Prejudice is devoid of rationality, positivity and truth. The personality and temperament of black women is diverse in its range, and by no means are we predisposed to personality defects any more than any human being on the planet. But we do face certain obstacles that non-black citizens are completely unawares. Nonetheless, why are we often saddled with the label of the attitude ridden b*tch or the neck twisting rage-a-holic?
In his book Makes Me Wanna Holler, author Nathan McCall makes a salient point that addresses this issue head on:
“I realized that we thought we loved our sisters but that we actually hated them. We hated them because they were black and we were black, and on some level much deeper than we realized, we hated the hell out of ourselves”.
The unconscious projection of hatred is the root cause of our predicament. Black women are still viewed as a double minority. I always loathed that term, but the fact remains. The truth is that in any society, those who are viewed as the most oppressed receive the most hostility – latent or otherwise. All people have an innate aversion to being repressed, but all to often, we alienate those who are oppressed, rather than thwarting that which oppresses them. In the end, many African-Americans end up being our own worst enemies.
“Why are Black women so angry?”
Emotionally, humans aren’t very adept. We see something that makes us uncomfortable, and we instantly dislike it – no questions asked. In this way the so-called ABW is extremely misunderstood. Here’s why:
Anger is not a primary emotion:
“Perhaps the most helpful thing to remember about anger is that it is a secondary emotion. A primary feeling is what is felt immediately before we feel angry. We always feel something else first before we get angry. We might first feel afraid, attacked, offended, disrespected, forced, trapped, or pressured. If any of these feelings are intense enough, we think of the emotion as anger.”*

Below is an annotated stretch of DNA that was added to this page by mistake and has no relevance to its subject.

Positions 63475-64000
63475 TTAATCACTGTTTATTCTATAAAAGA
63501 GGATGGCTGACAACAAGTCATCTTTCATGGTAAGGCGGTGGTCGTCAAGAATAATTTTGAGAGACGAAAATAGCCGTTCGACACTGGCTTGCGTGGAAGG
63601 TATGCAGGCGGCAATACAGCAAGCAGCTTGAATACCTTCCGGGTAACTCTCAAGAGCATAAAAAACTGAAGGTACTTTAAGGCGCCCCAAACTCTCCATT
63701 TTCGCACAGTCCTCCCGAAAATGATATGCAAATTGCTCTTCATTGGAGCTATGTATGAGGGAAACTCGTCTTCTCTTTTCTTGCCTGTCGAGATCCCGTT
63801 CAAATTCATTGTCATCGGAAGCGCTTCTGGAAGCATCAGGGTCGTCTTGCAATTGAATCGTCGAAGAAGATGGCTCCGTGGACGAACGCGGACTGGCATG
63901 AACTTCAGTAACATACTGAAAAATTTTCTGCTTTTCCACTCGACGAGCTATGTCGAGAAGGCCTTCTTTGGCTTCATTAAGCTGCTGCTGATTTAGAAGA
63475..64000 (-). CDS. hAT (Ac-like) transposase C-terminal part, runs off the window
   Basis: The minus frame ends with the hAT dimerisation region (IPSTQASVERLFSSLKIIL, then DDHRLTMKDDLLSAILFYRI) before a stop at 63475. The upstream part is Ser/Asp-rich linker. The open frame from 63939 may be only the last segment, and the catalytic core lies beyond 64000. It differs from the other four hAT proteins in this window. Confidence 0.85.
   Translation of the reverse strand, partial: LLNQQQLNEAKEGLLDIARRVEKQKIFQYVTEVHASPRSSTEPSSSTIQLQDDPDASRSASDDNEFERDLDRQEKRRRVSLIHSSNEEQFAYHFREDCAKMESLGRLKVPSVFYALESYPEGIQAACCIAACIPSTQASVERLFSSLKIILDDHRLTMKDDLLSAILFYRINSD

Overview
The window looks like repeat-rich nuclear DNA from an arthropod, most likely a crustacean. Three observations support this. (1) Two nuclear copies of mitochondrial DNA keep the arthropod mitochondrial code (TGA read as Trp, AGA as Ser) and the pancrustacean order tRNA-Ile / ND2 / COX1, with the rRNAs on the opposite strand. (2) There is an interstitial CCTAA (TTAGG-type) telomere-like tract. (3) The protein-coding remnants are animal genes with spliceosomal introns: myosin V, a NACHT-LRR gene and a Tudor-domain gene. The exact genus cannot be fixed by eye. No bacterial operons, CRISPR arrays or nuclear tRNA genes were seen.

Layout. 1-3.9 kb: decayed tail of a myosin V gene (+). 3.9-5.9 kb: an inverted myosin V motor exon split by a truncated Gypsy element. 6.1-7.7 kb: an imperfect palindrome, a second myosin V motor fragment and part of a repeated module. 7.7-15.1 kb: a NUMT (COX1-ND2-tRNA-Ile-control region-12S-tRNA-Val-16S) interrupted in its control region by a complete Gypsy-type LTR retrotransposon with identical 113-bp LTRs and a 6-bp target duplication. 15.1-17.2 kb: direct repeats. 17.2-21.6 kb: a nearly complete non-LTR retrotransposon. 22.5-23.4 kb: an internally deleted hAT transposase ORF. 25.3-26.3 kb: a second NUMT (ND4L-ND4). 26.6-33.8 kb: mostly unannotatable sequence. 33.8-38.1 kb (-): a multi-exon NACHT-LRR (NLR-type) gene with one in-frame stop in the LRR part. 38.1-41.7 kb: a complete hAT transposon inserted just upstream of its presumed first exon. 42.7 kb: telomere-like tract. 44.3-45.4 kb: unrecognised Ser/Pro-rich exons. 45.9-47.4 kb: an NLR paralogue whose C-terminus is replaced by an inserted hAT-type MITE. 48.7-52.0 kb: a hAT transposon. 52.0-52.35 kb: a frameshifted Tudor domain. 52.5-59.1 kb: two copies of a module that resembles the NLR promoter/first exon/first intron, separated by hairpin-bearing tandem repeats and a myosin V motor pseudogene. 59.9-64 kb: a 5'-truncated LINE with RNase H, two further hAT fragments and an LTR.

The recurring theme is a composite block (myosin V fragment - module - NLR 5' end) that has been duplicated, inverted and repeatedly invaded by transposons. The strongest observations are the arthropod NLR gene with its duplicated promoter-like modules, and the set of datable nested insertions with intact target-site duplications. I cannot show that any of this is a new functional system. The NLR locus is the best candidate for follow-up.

Without the proper vocabulary, emotional support and resources, many of us who are pigeonholed as the ABW get pushed further into a corner. There is a mutual denial of real circumstances from all parties as well as a general lack of patience and compassion for ourselves and others. Finger pointing is the law of the land, with absolutely no one taking responsibility for the choices they make in their own lives. Take the dissonance between black men and women is a broad case in point.
Perhaps black women aren’t angry at all. Maybe we feel alone, and unsupported. Some of us feel trapped in our circumstances, or deeply insecure. We may even feel hopeless at times. No one likes to feel bad, but it is highly possible that there are some who don’t know how to feel anything else (Lawd knows we have to dig deep to find positive reflections of black femininity in this country).
I believe that the very essence of what some think of as the “Angry Black Woman” is full of resilience, passion, fearlessness and strength. It’s precisely these qualities that keep us moving forward and enable us to gain wisdom and strength as we overcome life’s hardships. With the right amount of patience and compassion, it’s very likely that the stereotype of the Angry Black Woman could vanish, becoming virtually undetectable through the eyes of those who strive for self respect, love and understanding.